The first American champion Bela and Martha coached from scratch was Kim Zmeskal, who was world champion in 1991 and was on the 1992 Olympic Team in Barcelona, where USA won a bronze in the all-around competition. Kim and her husband now run their own gym and, this year, they have their first ever Olympian, Ragan Smith, who’s one of three alternates traveling to Rio. It’s the end of the Karolyi coaching era, but the beginning of a new generation of Olympians who are learning from the people the Karolyis coached.
What you say: “Is there anything in the world as delightful as Gabby’s Tkatchev?”
What it means: Damn, this woman gets a lot of air.
A Tkatchev is a release move on bars – one of those amazing tricks where the gymnast lets go of the bar, does a somersault or flies over the bar, and then catches it again. The Tkatchev is named for Russian champion Alexander Vasilyevich Tkachyov, who in 1977 was the first to perform the release in international competition. The gymnast swings forward with their body fully extended and, near the top of their swing, lets go; the momentum of the swing pulls their body up and back and they fly over the bar before grabbing it again.
It can be done in a pike or a straddle position. Gabby Douglas’ pike Tkatchev is huge: she flies remarkably high, putting a huge distance between herself and the bar before coming down to catch it again. It’s amazing to watch.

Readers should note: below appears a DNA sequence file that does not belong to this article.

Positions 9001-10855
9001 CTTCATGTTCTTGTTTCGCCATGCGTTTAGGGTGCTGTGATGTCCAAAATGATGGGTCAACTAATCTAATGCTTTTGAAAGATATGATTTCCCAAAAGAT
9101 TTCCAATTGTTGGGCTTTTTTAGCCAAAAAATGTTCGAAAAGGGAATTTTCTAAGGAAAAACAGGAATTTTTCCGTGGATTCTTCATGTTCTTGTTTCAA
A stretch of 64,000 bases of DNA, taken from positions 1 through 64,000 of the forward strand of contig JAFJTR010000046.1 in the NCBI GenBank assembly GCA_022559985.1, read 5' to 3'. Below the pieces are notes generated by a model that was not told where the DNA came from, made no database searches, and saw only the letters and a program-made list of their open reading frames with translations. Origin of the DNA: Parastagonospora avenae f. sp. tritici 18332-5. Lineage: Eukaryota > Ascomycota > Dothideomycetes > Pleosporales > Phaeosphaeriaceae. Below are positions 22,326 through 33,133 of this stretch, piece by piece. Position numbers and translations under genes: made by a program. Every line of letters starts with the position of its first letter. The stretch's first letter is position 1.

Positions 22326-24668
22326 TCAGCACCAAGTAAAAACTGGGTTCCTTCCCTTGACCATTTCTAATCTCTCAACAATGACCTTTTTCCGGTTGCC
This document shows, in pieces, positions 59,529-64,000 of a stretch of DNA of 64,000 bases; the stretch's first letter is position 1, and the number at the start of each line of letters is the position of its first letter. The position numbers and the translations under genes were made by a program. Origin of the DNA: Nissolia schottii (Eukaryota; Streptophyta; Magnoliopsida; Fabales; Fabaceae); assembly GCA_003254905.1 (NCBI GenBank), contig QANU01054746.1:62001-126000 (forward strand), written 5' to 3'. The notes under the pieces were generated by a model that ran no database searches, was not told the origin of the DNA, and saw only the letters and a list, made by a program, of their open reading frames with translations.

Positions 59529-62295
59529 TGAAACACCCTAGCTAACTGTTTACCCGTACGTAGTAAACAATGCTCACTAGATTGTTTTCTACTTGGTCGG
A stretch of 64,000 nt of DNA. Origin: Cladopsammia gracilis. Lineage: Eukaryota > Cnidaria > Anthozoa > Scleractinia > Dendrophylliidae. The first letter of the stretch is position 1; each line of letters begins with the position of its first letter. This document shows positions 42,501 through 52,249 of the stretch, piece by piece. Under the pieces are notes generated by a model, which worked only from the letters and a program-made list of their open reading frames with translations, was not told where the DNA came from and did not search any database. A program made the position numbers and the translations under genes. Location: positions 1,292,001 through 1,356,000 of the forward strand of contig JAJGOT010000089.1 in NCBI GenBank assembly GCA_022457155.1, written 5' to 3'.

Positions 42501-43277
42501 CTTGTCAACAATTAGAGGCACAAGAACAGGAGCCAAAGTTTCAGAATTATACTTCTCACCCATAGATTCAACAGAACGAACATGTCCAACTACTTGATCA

What you say: “I mean, apart from maybe Eythora Thorsdottir’s floor routine?”
What it means: It's not the hardest routine you'll see in these Games, but it is the most distinctive.
Thorsdottir's is probably the weirdest, loveliest floor routine that will be performed in Rio. She's known for her somewhat odd and avant-garde floor routines, which look like interpretive dances with some very good gymnastics sporadically thrown in.
Under the open-ended scoring system, gymnasts are incentivized to add more difficult tumbling passes to their routines, which tends to push out the dancing once common in floor routines. Thorsdottir’s floor routine is one of the last remaining bastions of high-quality dance in elite gymnastics, and it’s weird and delightful and very fun to watch.